94

I know that the following regex will match "red", "green", or "blue".

red|green|blue

Is there a straightforward way of making it match everything except several specified strings?

  • 1
    Not all flavours of regular expressions can do this. What environment are you working in? Java? Perl? .NET? Some C/C++ regex library? An RDBMS? – FrustratedWithFormsDesigner Mar 8 '10 at 19:22
  • 6
    You don't say what you want it for, but you could simply invert the sense of the "match" operation. This won't help you if you are trying do extraction on the non-matching parts, but to test whether an excluded string is not present it would work: if (!s.match(/red|green|blue/)) ... Note: I know that the OP doesn't specify what language/framework, so the preceding should be considered a generic example, not a prescriptive one. – tvanfosson Mar 8 '10 at 19:23
120

If you want to make sure that the string is neither red, green nor blue, caskey's answer is it. What is often wanted, however, is to make sure that the line does not contain red, green or blue anywhere in it. For that, anchor the regular expression with ^ and include .* in the negative lookahead:

^(?!.*(red|green|blue))

Also, suppose that you want lines containing the word "engine" but without any of those colors:

^(?!.*(red|green|blue)).*engine

You might think you can factor the .* to the head of the regular expression:

^.*(?!red|green|blue)engine     # Does not work

but you cannot. You have to have both instances of .* for it to work.

  • 1
    @Russ Thank you for pointing out the bug. I've edited the answer. I fixed it with some parentheses, but your fix with the extra copies of .* is good also. However, I'm not convinced the trailing .* is needed. – Wayne Conrad Sep 24 '15 at 18:50
  • the trailing .* isn't needed if you just want a boolean check for a match. If you actually want the full matching text you do need it, though. Also... your new solution is nice and clean. Thanks! – Russ Sep 25 '15 at 4:34
38

Depends on the language, but there are generally negative-assertions you can put in like so:

(?!red|green|blue)

(Thanks for the syntax fix, the above is valid Java and Perl, YMMV)

  • 2
    @caskey, The full answer is a combination of mine and yours. If you'd like to merge them together, I'll delete mine. – Wayne Conrad Mar 8 '10 at 20:21
  • 11
    This answer would be a lot more useful is you explained it a little. For example: What do "?" and "!" mean? Why do you need capture groups? – Lii Dec 23 '14 at 8:51
  • It's valid Python, too. – Joe Mornin Mar 17 '15 at 22:13
  • just used this with Delphi regEx library and it only works like this : ^(?!red|green|blue). Also true for testing it on regex101.com . So is the above a typo missing a ^ or does it actually work like that in Java/Perl/Python .. ? – Peter Jul 31 at 9:47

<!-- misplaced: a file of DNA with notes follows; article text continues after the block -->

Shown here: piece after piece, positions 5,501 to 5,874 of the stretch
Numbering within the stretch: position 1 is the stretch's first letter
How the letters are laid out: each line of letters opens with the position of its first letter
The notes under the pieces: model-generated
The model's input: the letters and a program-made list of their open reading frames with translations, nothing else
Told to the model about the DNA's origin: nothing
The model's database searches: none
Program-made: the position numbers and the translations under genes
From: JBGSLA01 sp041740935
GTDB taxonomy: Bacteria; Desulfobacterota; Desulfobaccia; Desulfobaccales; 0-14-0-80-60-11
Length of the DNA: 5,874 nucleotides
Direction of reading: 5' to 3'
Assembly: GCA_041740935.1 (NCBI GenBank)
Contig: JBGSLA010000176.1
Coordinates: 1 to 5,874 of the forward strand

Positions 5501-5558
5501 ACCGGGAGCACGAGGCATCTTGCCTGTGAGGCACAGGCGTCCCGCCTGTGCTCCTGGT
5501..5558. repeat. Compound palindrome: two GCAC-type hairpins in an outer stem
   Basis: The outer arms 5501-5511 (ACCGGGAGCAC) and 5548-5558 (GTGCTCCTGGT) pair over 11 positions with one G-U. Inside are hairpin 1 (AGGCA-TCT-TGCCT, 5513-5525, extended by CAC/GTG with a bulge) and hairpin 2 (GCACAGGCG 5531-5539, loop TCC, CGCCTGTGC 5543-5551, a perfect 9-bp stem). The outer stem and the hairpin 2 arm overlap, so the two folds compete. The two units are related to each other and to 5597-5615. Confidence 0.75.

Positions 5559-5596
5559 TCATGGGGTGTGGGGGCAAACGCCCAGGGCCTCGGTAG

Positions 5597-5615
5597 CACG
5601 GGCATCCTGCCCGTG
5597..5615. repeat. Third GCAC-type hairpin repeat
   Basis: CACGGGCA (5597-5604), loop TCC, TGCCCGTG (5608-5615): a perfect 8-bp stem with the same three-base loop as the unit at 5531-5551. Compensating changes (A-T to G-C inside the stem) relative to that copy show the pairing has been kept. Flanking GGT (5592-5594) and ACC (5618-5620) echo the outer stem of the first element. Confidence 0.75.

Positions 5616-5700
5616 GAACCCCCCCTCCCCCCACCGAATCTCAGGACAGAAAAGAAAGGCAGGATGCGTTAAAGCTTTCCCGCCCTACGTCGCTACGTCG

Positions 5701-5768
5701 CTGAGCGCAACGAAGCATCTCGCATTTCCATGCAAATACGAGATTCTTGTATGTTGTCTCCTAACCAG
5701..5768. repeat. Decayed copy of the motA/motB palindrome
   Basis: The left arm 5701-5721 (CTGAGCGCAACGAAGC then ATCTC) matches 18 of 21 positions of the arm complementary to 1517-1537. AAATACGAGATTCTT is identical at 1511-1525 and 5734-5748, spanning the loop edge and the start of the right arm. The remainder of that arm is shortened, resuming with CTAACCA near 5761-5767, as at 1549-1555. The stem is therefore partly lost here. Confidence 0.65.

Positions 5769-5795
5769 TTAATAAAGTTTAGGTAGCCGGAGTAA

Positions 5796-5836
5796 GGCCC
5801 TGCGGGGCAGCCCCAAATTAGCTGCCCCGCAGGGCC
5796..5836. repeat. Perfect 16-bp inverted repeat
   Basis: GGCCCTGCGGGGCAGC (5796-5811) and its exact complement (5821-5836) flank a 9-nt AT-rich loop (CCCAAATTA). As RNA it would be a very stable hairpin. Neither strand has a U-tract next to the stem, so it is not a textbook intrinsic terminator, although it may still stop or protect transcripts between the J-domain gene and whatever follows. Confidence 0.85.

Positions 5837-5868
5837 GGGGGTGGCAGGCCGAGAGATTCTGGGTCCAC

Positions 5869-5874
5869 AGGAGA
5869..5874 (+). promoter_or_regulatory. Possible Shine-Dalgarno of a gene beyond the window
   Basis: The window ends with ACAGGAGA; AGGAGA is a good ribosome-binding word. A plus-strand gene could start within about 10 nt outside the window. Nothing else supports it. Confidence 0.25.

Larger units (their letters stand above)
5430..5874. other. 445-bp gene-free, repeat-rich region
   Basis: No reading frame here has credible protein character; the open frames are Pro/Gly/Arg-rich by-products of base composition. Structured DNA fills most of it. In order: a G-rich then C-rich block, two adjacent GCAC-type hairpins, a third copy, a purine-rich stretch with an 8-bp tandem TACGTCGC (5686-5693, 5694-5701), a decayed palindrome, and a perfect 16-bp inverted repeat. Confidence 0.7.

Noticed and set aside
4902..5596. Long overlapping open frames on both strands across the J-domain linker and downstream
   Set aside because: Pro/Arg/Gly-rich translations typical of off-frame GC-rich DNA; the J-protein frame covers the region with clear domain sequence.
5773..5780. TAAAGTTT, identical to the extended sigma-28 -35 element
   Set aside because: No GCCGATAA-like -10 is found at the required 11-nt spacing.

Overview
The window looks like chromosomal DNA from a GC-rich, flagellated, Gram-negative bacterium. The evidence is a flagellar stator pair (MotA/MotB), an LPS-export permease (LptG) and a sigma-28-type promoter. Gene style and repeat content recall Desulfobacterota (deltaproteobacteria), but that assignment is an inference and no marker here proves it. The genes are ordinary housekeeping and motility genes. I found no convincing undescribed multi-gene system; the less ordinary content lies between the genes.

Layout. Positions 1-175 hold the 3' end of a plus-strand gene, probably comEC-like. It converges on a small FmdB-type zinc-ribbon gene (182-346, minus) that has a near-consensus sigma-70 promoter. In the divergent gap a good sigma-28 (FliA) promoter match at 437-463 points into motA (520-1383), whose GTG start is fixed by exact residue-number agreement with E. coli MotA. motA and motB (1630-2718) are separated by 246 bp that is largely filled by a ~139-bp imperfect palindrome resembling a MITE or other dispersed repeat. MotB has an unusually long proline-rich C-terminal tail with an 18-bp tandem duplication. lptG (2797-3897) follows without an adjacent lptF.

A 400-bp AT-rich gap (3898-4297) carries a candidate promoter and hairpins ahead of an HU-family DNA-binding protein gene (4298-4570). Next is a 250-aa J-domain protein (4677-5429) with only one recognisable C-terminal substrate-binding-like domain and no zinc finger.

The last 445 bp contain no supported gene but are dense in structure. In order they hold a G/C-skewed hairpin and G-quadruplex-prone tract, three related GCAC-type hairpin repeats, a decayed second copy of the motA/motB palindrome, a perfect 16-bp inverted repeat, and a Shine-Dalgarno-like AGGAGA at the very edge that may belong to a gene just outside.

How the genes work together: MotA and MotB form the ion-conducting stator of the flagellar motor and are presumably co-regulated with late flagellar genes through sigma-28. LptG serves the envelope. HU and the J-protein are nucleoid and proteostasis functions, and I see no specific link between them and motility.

20

Matching Anything but Given Strings

If you want to match the entire string where you want to match everything but certain strings you can do it like this:

^(?!(red|green|blue)$).*$

This says, start the match from the beginning of the string where it cannot start and end with red, green, or blue and match anything else to the end of the string.

You can try it here: https://regex101.com/r/rMbYHz/2

Note that this only works with regex engines that support a negative lookahead.

18

You don't need negative lookahead. There is working example:

/([\s\S]*?)(red|green|blue)/g

Description:

  • [\s\S] - match any character
  • * - match from 0 to unlimited from previous group
  • ? - match as less as possible
  • (red|green|blue) - match one of this words
  • g - repeat pattern

Example:

redwhiteredgreenbluewhiteredgreenbluewhiteredgreenbluewhiteredgreenbluewhiteredgreenbluewhiteredgreenbluewhiteredgreenbluewhiteredwhiteredwhiteredwhiteredwhiteredwhiteredgreenbluewhiteredwhiteredwhiteredwhiteredwhiteredredgreenredgreenredgreenredgreenredgreenbluewhiteredbluewhiteredbluewhiteredbluewhiteredbluewhitered

Will be:

whitewhitewhitewhitewhitewhitewhitewhitewhitewhitewhitewhitewhitewhitewhitewhitewhitewhitewhitewhitewhitewhitewhite

Test it: regex101.com

Takes 1155 steps, but if someone can improve i'll be appreciated.

  • 4
    You can drastically reduce the step count by swapping [\s\S] for a dot. I was very confused why seemingly every other example captures each word individually. This way is slightly more regex steps but requires far less post-processing. – Zatronium Aug 20 '16 at 20:39
  • 1
    wow thanks for pointing out the *? – exactly what I needed – YangombiUmpakati Dec 19 '17 at 16:34
  • 2
    but this doesn't do matching (text validation), it just removes specified text during substitution. – Marek R Jan 10 at 15:34
11

I had the same question, the solutions proposed were almost working but they had some issue. In the end the regex I used is:

^(?!red|green|blue).*

I tested it in Javascript and .NET.

.* should't be placed inside the negative lookahead like this: ^(?!.*red|green|blue) or it would make the first element behave different from the rest (i.e. "anotherred" wouldn't be matched while "anothergreen" would)

0

All except word "red"

var href = '(text-1) (red) (text-3) (text-4) (text-5)';

var test = href.replace(/\((\b(?!red\b)[\s\S]*?)\)/g, testF); 

function testF(match, p1, p2, offset, str_full) {
  p1 = "-"+p1+"-";
  return p1;
}

console.log(test);

All except word "red"

var href = '(text-1) (frede) (text-3) (text-4) (text-5)';

var test = href.replace(/\(([\s\S]*?)\)/g, testF); 

function testF(match, p1, p2, offset, str_full) {
  p1 = p1.replace(/red/g, '');
  p1 = "-"+p1+"-";
  return p1;
}

console.log(test);

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